The latest installment in the long-running (and extremely edgy) PlayStation series, God of War was released to widespread critical acclaim over the past weekend.
Seriously, the game is picking up 10/10 across the board. The only poor reviews are seemingly coming from odd critics who wouldn't be impressed if they were dive-bombing a Blackbird, high as hell, while blasting Lynyrd-Skynyrd (a 5/10 experience, apparently).
Don't believe me? Here’s a review from our friends at Polygon. Full marks.
God of War is a tragedy. A tale based on the life and times of the Spartan killer, Kratos. Kratos is so good at killing, that he accidentally murdered his family while doing a war on behalf of the Greek God of war, Ares (we've all done it).
Kratos was a bit upset about this, so slapped Ares up and then became the new God of War. He did some other stuff, retired and is now stuck, retired and with a kid in Midgard. If you're keeping tabs, we are now in Norse mythology. Don't ask me when we stop off at Celtic mythology.
So, in the cold wastes of Midgard, we find our man. That's where the new game is set. Pick it up. It's good.
However, I’ve picked up something. Something that only a manic, introverted Aston Villa fan with minor anxiety issues can detect.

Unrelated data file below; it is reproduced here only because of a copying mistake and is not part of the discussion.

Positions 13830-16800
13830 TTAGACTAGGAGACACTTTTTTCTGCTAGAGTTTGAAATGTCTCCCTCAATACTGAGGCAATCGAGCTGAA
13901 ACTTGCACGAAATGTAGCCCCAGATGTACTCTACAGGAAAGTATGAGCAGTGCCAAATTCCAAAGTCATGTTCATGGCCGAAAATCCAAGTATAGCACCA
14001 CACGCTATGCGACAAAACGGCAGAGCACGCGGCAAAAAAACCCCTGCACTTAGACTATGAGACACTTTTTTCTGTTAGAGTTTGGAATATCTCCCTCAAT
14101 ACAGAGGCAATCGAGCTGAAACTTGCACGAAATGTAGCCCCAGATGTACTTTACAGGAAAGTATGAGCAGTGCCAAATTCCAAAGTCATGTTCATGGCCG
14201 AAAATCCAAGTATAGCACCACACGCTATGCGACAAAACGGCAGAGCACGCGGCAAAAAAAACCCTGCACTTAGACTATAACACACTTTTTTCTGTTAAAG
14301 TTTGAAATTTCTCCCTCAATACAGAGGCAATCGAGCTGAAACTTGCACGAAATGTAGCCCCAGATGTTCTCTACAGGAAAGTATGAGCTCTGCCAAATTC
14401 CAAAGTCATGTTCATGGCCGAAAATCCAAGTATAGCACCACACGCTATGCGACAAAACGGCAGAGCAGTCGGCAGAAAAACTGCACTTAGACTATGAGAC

This is Kratos.
Kratos isn't Kratos.
He's Mile Jedinak.
Let's take a look again, at the same photo of 'Kratos' and a portrait view of Jedinak.
Here's Kratos. I want you to focus on the beard and nose, but especially that Fangorian beard. Christ. What a beard.
Now here's Jedinak. Try to take in the same features.
Kratos is Mile Jedinak. Either that or Mile Jedinak is Kratos. One is a Villa centre-back and the other is the God of War.
Which one is which? Our man is moonlighting as a flipping God.
Reader, I simply can't tell the difference. Consider me cut adrift from reality, wrapped in this eldritch confusion. Still, I absolutely think you should buy and play God of War. Even if you'd rather Mile spend his time training than severing Posiedon's head from his neck and punting it into the Aegean.
In all seriousness, it's good to see someone like Mile Jedinak immortalised into the pantheon of the Gods. He's been a man-mountain at points for Villa and is deserving of such a position, even if it's only in a video game produced by Sony.